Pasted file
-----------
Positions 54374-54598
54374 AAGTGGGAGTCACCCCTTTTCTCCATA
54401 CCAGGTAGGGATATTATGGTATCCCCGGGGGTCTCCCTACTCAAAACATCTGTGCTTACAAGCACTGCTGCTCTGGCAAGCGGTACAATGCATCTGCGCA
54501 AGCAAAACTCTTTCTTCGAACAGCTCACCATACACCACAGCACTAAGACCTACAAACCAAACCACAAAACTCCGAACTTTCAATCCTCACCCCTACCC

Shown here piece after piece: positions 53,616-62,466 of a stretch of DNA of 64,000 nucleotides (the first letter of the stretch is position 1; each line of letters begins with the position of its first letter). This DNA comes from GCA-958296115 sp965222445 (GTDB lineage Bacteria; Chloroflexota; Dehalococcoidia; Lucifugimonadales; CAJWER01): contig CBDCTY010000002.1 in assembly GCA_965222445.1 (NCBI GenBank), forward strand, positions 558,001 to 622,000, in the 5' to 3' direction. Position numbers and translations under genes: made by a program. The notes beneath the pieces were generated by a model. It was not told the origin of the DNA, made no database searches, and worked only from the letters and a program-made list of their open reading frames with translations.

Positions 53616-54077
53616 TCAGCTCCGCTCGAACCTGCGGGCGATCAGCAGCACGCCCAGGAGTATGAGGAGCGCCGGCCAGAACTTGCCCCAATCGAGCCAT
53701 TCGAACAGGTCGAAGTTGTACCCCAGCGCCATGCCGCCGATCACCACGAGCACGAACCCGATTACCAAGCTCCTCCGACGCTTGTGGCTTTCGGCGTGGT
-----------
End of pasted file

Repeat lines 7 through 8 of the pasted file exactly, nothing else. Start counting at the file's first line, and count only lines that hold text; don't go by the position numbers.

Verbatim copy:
53616 TCAGCTCCGCTCGAACCTGCGGGCGATCAGCAGCACGCCCAGGAGTATGAGGAGCGCCGGCCAGAACTTGCCCCAATCGAGCCAT
53701 TCGAACAGGTCGAAGTTGTACCCCAGCGCCATGCCGCCGATCACCACGAGCACGAACCCGATTACCAAGCTCCTCCGACGCTTGTGGCTTTCGGCGTGGT